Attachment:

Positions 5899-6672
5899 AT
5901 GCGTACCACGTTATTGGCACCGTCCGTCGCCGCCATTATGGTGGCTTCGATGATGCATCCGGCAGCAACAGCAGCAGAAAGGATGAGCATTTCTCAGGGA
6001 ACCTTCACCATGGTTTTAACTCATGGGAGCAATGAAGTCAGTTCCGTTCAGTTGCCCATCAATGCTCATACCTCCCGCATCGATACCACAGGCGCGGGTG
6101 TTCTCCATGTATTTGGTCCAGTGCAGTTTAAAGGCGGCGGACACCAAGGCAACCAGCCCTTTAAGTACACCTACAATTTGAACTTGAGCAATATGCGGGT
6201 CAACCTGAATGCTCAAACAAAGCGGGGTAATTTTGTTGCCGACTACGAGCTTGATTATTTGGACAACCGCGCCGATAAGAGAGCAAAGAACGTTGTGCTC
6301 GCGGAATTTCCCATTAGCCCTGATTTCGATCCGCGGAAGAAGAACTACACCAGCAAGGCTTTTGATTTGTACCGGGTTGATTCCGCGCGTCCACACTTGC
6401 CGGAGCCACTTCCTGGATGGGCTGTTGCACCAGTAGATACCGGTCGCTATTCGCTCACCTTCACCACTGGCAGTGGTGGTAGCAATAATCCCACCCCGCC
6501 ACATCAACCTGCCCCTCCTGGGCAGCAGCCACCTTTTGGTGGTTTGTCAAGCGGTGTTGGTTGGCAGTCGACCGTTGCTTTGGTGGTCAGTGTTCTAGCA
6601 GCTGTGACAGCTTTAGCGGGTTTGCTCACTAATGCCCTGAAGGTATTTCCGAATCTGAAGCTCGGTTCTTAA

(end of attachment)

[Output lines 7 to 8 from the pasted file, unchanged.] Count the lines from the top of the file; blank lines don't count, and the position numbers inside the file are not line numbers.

6301 GCGGAATTTCCCATTAGCCCTGATTTCGATCCGCGGAAGAAGAACTACACCAGCAAGGCTTTTGATTTGTACCGGGTTGATTCCGCGCGTCCACACTTGC
6401 CGGAGCCACTTCCTGGATGGGCTGTTGCACCAGTAGATACCGGTCGCTATTCGCTCACCTTCACCACTGGCAGTGGTGGTAGCAATAATCCCACCCCGCC